About Me

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By trade I am a journalist with a background in current affairs, culture, health and fitness, travel and high profile interviews. I also own and run an outdoor fitness business aimed at people that hate gyms and bootcamps (www.spartanfitnesslondon.co.uk). Most importantly though, I am on Shared Parental Leave from May 31 to October 3. Everyday from 0730 to 1800 I will be in sole charge of a real and completely awesome baby girl.


Saturday, 11 June 2016

DAY 11 – Bright Baby Smiles Always Help

WE returned to Baby Yoga today and were given plenty of poses to wake up the muscles. You certainly know when you've been in a class... "warrior" pose while holding onto a baby, especially a monster baby, is no easy task. Try throwing doing a sun salutation with 10kg kettle bell wriggling in your arms. Go on! Straight after the class I gave the A-bomb the rest of her milk then headed for my hometown to see my parents and family.

Unfortunately our visit was borne out of bad news. It was my uncle's funeral. I had thought about taking M'Lady to the service but decided that it was unfair on her to request silence and no moving for an hour. I'm not sure she would've obeyed those polite commands. I also felt that the funeral service was a time to focus purely on my uncle, to celebrate his life and reflect on his legacy – not to listen to the excited garglings of a baby too young to understand what was happening. I was fortunate to be able to leave the munchbunch with my brother's fiance for the duration of the ceremony. As usual she behaved herself. Good girl, she earned her dinner.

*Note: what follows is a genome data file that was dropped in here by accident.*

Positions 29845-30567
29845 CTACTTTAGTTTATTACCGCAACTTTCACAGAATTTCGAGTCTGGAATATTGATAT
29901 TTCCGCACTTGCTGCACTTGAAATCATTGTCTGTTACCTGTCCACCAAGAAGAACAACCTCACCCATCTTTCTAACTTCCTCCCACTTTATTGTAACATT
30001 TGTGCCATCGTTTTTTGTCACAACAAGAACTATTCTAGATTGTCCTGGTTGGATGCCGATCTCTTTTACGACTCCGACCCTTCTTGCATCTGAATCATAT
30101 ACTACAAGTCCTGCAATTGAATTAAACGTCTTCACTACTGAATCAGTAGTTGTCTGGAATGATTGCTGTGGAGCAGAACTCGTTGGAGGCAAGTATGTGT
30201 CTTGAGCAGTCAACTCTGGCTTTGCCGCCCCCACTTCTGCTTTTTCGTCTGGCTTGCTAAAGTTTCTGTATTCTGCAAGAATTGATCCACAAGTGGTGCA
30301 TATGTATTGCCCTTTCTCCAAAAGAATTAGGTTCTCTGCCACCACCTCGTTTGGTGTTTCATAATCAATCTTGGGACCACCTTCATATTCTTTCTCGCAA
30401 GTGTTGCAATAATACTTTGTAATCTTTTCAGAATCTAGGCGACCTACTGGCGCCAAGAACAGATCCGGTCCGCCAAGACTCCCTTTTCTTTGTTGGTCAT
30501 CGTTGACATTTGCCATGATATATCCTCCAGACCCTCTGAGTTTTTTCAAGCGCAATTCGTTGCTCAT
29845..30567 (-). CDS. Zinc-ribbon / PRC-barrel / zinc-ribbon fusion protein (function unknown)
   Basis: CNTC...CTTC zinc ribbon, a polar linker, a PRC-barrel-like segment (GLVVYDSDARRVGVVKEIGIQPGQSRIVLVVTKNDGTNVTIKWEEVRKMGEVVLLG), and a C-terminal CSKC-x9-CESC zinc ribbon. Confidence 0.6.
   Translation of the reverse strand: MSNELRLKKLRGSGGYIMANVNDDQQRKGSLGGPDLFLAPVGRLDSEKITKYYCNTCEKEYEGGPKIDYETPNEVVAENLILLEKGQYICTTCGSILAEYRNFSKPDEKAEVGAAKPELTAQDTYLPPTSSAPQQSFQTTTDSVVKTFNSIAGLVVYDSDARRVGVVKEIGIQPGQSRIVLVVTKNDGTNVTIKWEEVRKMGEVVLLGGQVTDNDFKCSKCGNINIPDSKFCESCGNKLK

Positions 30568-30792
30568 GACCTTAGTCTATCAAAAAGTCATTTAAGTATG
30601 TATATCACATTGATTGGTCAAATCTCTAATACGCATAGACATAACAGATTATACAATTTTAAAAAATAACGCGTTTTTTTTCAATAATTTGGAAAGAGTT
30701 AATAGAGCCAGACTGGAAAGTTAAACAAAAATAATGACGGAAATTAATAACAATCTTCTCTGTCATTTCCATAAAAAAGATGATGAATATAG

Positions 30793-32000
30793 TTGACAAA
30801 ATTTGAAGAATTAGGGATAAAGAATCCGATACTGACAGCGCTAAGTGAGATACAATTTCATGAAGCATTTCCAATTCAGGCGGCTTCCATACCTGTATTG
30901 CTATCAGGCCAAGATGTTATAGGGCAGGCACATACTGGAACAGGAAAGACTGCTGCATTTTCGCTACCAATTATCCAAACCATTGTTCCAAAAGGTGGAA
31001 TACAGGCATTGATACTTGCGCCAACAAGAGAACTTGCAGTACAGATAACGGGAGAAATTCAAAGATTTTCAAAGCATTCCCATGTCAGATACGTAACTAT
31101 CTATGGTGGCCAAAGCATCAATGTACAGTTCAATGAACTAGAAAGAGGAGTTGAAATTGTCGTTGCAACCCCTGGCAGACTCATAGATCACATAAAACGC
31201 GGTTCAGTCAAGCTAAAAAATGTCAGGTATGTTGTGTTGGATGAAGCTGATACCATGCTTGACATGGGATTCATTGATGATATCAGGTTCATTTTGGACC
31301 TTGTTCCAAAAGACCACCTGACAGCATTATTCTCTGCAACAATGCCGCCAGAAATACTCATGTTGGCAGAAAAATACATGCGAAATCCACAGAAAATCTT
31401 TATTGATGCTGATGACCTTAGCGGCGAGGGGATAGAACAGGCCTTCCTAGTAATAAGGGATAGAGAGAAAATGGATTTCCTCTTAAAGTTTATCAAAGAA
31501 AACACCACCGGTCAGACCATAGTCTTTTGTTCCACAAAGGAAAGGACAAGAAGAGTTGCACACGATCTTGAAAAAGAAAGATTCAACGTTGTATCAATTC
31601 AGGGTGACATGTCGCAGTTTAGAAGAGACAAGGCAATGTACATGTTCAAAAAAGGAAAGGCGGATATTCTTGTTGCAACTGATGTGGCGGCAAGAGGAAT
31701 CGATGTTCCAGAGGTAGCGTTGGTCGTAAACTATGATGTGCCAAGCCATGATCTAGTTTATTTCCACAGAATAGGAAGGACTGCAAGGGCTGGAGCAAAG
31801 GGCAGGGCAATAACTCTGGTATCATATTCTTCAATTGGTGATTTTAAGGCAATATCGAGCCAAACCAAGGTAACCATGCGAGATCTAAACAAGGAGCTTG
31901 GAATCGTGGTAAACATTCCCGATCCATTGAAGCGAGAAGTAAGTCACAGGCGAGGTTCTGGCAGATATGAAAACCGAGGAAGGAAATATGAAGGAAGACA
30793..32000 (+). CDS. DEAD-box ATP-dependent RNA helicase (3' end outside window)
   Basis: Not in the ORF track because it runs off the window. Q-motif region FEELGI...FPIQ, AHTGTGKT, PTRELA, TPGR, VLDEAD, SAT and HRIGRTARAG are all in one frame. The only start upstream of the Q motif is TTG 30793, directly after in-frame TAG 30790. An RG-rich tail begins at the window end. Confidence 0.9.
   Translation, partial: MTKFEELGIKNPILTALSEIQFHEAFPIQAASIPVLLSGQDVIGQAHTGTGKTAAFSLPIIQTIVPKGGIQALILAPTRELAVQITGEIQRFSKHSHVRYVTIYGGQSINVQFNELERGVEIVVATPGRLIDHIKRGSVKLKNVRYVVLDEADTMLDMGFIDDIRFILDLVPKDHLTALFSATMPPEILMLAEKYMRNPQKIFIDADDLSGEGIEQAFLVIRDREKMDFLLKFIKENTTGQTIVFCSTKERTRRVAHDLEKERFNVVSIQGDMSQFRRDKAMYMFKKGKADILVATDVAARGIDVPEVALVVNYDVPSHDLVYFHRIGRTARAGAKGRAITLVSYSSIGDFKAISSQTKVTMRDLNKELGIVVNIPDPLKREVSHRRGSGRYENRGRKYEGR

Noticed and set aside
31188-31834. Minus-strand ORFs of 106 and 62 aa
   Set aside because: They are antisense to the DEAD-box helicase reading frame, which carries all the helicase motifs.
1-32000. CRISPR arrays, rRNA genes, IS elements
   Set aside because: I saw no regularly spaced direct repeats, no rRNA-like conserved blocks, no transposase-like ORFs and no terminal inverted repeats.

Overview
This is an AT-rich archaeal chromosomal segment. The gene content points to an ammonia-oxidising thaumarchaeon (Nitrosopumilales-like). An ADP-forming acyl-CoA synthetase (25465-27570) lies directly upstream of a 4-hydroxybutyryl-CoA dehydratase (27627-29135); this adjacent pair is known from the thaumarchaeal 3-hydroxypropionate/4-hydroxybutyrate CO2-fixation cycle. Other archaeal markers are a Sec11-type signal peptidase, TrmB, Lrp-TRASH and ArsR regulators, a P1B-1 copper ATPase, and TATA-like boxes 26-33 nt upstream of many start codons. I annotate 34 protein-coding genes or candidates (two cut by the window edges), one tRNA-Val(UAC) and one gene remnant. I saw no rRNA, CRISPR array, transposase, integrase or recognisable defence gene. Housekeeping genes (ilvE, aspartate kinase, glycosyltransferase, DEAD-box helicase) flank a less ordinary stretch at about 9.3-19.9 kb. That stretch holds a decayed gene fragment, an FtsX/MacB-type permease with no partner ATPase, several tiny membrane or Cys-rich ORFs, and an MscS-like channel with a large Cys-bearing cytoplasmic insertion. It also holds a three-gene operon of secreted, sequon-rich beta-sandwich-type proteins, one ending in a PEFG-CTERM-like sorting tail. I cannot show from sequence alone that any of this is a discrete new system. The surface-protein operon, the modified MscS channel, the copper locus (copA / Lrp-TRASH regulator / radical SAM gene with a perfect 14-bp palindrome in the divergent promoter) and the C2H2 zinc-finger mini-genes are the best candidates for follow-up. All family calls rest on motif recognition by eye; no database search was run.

No funeral is a happy affair. However some do mark the end of a long life with members of the congregation leaving the ceremony with a sense of "he/she had a good innings". I must say that this was not one of those events. My uncle had lived a great life, made lots of people happy, enjoyed himself and now leaves behind a loving family, but he wasn't finished. He had more things to do. He had many more goals to achieve. This was was one of the unfair ones.

I had planned to collect my baby immediately after the service and shoot straight back down the motorway to beat the Friday traffic and have her home in time for bath time and bed. I changed my mind though. On seeing the rosy-cheeked ball of smiles, so oblivious to the harsh, sometimes awful nature of the real world I decided that I needed to take her for a quick trip to the pub, to see the family. If there is one thing a baby can do it's brighten up a room (or beer garden).

Of course, every day is filled with proud moments for parents of babies. Wow, they blew a bubble; OMG they did another mustard poo; quick look, they splashed me in the bath. All genuinely incredible, memorable things. But today, taking The Lady to The Admiral Cunningham pub to see my family members in their moment of real grief was a true proud event. For a couple of minutes, as she bounced around on my arm, my smiley girl beamed some sunshine into what was a grim day for the relatives and close friends of my uncle. I told the girl that she did a good job but she just laughed and motioned that it was time for sleep and time to return to the Milk Lady.

It was a grey day and one that highlighted the fragility of life. Thankfully, A-bomb, starting out on her own journey was there to provide some gummy smiles.

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